I am a fan of motion-detection, or measuring the movement in space over time, as a trigger for computing, and as new method of interaction for mobile applications – some uses include gestures.

There are two approaches to detect motion. The first one is using Gyroscopes to measure changes in orientation or “gyroscopic inertia”.

(Image source: Wikipedia)

The above is the same principle used in aerospace vehicles such as airplanes and space rockets to help guide the vehicle. This also is used in the current Gravity Probe B experiment that is testing Einstein’s theory of the universe.

From the perspective of mobility, companies such as InvenSense are creating integrated (circuit)-based gyroscopes. Last year InvenSense announced their Integrated Dual-Axis Gyroscope that measures orientation in X and Y axis. But obviously, to take advantage of this technology, these chipsets and the related software and APIs must be resident on the handset, which is not the case today — but I’m counting that such IC-based gyroscopes will be prevalent on handsets at some point; thanks to the iPhone, it is easy to see and explain the power of using such motion-detection technology for things such as automatic image rotation, and other uses such as gestures.

The second approach is to use computer vision and image processing to detect optical flow (i.e. motion), using the camera on the mobile handset. Detecting motion using computer vision and image processing is nothing new and there are lots of research papers on this topic, and these algorithms are pretty advanced, not to mention awesome. A company called GestureTek has a solution called EyeMobile that does just that – it uses computer vision and image processing to detect motion… they call it “Shake, Rock and Roll”. They support BREW, Symbian and Linux Platforms. Because of the platform hooks required, they have no solution for Java ME. I’ve played with the technology, and it is pretty remarkable. I will say though, that it does have its limitations, such as it won’t work that great in low-light/dark places. See their video here.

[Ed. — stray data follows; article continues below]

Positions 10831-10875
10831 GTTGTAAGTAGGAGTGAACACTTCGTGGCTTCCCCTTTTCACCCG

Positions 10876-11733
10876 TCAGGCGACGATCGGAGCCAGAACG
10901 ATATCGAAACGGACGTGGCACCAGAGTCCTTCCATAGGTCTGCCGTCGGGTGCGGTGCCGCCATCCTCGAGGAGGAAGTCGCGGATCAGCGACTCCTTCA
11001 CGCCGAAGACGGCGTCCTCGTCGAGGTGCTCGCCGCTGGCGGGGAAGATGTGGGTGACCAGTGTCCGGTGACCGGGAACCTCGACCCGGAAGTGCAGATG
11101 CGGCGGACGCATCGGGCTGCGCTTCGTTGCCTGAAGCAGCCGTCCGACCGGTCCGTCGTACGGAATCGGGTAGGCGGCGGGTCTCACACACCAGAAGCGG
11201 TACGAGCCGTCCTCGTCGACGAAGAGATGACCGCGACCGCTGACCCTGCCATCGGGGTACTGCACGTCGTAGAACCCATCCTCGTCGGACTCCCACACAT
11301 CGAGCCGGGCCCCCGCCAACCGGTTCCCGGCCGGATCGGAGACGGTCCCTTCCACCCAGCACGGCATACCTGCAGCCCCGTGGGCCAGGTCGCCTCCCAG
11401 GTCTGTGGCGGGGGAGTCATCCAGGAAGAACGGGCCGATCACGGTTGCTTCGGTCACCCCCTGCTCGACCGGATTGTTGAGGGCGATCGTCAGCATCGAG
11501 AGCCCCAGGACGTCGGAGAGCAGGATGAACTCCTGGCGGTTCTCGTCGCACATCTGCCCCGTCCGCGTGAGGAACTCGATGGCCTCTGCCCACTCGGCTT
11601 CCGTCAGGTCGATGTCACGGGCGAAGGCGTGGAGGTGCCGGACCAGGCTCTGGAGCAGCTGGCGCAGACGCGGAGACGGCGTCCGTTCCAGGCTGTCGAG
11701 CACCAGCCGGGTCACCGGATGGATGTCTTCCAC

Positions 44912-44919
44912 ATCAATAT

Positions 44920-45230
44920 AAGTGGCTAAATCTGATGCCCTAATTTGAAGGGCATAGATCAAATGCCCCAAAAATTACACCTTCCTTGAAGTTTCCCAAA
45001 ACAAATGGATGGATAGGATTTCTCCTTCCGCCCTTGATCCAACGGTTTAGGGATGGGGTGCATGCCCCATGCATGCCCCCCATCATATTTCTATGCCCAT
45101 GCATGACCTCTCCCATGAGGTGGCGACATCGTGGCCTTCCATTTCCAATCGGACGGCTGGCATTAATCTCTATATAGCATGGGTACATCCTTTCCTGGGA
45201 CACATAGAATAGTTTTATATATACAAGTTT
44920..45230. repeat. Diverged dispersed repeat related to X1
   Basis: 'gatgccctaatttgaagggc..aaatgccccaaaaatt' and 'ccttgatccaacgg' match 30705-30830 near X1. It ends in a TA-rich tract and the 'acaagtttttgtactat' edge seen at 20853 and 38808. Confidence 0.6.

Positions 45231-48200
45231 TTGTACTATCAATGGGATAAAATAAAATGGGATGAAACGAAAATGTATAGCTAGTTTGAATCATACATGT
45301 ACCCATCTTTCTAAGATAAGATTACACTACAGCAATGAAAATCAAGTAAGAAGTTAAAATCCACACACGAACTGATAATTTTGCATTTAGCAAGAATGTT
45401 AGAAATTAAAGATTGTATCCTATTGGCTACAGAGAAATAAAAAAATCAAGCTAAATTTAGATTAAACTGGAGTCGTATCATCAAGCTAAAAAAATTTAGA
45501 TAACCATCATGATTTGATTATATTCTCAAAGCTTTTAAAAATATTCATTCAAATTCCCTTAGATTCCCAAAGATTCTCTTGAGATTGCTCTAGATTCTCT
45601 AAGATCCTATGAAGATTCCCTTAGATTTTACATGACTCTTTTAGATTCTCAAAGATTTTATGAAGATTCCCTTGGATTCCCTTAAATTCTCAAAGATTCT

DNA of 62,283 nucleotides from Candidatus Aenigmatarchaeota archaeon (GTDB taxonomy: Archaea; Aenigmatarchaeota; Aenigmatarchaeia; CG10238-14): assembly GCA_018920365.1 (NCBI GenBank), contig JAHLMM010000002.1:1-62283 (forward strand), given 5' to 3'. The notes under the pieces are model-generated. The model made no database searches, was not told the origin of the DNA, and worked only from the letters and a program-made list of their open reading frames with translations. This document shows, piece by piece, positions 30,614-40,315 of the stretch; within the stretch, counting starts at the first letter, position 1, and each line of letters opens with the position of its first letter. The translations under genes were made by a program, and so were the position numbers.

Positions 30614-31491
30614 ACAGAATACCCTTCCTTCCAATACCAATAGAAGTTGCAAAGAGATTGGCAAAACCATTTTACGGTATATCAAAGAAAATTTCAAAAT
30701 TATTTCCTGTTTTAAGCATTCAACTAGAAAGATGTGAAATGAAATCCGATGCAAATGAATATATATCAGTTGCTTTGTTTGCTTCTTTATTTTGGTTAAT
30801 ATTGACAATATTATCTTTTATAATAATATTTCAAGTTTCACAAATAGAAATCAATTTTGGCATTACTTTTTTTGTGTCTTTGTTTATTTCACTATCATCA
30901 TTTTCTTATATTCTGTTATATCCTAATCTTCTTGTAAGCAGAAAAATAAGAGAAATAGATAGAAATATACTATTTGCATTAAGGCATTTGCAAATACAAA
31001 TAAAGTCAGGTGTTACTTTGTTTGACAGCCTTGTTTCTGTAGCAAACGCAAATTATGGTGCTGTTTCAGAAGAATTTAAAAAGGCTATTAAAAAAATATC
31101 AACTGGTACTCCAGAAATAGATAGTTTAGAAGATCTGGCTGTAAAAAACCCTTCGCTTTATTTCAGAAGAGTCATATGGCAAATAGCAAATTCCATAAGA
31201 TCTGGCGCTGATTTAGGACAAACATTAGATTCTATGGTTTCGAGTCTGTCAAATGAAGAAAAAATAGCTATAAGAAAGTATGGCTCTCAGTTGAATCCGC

I personally prefer the gyroscopic approach, as it is a cheaper (from the perspective of computing requirements), and it is a dedicated function. The gyroscope-based solution is or should be GestureTek’s EyeMobile biggest concern. In the meantime, optical-based motion detection rules.

Related to this see Gyros on Mobile Handsets – A Very Powerful Tool.